How to Assure Access of Essential RMNCH Medicines by Looking at Policy and Systems Factors: An Analysis of Countdown to 2015 Countries

How to Assure Access of Essential RMNCH Medicines by Looking at Policy and Systems Factors: An Analysis of Countdown to 2015 Countries

By: Jane Briggs, Martha Embrey, Blerta Maliqi, Lisa Hedman, Jennifer Requejo
Publication: BMC Health Services Research2018; 18:952. DOI:10.1186/s12913-018-3766-6.



In 2000, the Millennium Development Goals set targets for social achievements by 2015 including goals related to maternal and child health, with mixed success. Several initiatives supported these goals including assuring availability of appropriate medicines and commodities to meet health service targets. To reach the new Sustainable Development Goals by 2030, information is needed to address policy and systems factors to improve access to lifesaving commodities.


We compiled indicator data on 15 commodities related to reproductive, maternal, newborn, and child health (RMNCH) and analyzed them across 75 Countdown to 2015 countries from eight regions to identify problems with specific commodities and determinants of access. The determinants related to policy, regulatory environment, financing, pharmaceutical procurement and supply chain, and information systems. We mapped commodity information from four datasets from the World Health Organization and the United Nation’s Commission on Life Saving Commodities creating a stoplight dashboard to illustrate countries’ environment to assure access. We also developed a dashboard for policy and systems indicators for select countries.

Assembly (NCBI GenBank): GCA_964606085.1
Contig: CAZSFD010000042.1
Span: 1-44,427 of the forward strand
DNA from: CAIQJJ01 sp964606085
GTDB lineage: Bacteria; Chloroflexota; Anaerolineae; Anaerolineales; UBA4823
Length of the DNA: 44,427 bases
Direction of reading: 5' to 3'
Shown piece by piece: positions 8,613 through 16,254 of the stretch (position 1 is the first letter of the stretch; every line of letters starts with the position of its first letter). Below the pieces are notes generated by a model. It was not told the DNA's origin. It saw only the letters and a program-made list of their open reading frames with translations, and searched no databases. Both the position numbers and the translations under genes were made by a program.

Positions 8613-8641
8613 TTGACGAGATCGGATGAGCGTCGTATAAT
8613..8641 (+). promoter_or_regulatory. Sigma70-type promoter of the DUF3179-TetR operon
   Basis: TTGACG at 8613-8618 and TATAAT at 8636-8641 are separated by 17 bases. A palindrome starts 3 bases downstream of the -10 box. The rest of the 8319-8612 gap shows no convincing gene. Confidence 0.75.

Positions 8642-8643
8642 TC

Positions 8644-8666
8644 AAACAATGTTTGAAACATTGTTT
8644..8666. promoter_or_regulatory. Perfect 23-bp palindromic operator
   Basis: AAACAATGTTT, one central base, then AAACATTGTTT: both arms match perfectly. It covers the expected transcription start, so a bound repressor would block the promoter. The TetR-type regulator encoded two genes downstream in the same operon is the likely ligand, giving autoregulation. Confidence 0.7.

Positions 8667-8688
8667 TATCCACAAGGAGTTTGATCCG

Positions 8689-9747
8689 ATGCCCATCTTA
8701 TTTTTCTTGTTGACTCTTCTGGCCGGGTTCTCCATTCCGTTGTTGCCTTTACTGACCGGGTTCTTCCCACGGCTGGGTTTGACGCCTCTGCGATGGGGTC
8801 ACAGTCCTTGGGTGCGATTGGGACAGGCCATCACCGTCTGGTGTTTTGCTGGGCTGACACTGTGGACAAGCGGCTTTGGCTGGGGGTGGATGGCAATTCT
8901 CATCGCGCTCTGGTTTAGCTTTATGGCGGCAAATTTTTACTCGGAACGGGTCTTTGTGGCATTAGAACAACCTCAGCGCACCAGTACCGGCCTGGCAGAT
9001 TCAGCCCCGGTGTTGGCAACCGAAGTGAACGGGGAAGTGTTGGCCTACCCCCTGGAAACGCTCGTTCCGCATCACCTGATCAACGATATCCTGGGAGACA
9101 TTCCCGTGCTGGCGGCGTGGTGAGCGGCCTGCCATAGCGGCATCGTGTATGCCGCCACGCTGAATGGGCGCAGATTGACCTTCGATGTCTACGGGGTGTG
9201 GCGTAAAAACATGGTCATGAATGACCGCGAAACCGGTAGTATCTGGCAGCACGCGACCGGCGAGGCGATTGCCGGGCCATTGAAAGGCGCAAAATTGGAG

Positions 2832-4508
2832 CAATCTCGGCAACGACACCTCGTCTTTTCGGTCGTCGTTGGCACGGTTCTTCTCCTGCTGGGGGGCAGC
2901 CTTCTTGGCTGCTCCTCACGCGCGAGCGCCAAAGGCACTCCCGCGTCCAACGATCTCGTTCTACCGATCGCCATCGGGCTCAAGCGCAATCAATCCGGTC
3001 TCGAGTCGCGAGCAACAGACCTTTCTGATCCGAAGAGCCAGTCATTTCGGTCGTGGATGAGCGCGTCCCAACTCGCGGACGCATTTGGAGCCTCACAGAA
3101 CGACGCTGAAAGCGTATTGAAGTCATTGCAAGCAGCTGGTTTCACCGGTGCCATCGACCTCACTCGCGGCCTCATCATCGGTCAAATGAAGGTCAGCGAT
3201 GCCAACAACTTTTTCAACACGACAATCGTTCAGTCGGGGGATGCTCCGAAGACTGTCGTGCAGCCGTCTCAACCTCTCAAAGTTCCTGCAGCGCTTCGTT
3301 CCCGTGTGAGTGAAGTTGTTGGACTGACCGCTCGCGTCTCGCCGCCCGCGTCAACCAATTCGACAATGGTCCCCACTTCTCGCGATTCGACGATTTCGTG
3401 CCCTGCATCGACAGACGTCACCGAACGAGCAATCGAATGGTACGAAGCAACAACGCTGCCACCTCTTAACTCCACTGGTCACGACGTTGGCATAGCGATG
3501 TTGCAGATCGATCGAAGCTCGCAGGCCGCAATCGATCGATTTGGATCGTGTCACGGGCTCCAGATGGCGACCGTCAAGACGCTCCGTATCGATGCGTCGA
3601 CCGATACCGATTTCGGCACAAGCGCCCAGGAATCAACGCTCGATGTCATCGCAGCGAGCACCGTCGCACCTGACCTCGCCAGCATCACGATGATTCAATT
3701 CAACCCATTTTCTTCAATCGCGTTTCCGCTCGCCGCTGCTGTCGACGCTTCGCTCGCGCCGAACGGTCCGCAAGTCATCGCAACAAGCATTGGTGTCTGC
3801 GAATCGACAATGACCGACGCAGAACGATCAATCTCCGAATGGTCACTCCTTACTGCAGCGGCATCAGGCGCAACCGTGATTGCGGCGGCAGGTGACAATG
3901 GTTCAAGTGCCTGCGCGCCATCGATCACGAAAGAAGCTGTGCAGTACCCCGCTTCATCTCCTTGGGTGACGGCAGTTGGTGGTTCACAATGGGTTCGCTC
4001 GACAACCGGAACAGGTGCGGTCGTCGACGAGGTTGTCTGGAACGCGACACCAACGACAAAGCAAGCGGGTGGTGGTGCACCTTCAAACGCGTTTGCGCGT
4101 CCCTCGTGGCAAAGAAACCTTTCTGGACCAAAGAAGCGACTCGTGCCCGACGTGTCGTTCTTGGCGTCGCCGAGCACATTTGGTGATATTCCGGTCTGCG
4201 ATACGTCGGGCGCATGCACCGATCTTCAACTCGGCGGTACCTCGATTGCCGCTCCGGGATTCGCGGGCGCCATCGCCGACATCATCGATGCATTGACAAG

The commodities we identified as having the fewest barriers to access had been in use longer, including oral rehydration solution and oxytocin injection. Looking across the different systems and policy determinants of access, only Zimbabwe had all 15 commodities on both its essential medicines list and in its standard treatment guidelines, and only Cameroon and Zambia had at least one product registered for each commodity. Senegal alone procured all tracer commodities centrally in the previous year, and 70% of responding countries had costed plans for maternal, newborn, and child health. No country reported recent stock-outs of all the 15 commodities at the central level—countries always had some of the 15 commodities available; however, products with frequent stock-outs included misoprostol, calcium gluconate, penicillin injections, ceftriaxone, and amoxicillin dispersible tablets.


This analysis highlights country deficiencies in policies and systems, such as incoherent policy guidelines, problems in product registration, lack of logistics data, and central-level stock-outs that may affect access to essential RMNCH commodities. To tackle these deficiencies, countries need to integrate commodity-related indicators into other health monitoring activities to improve service quality.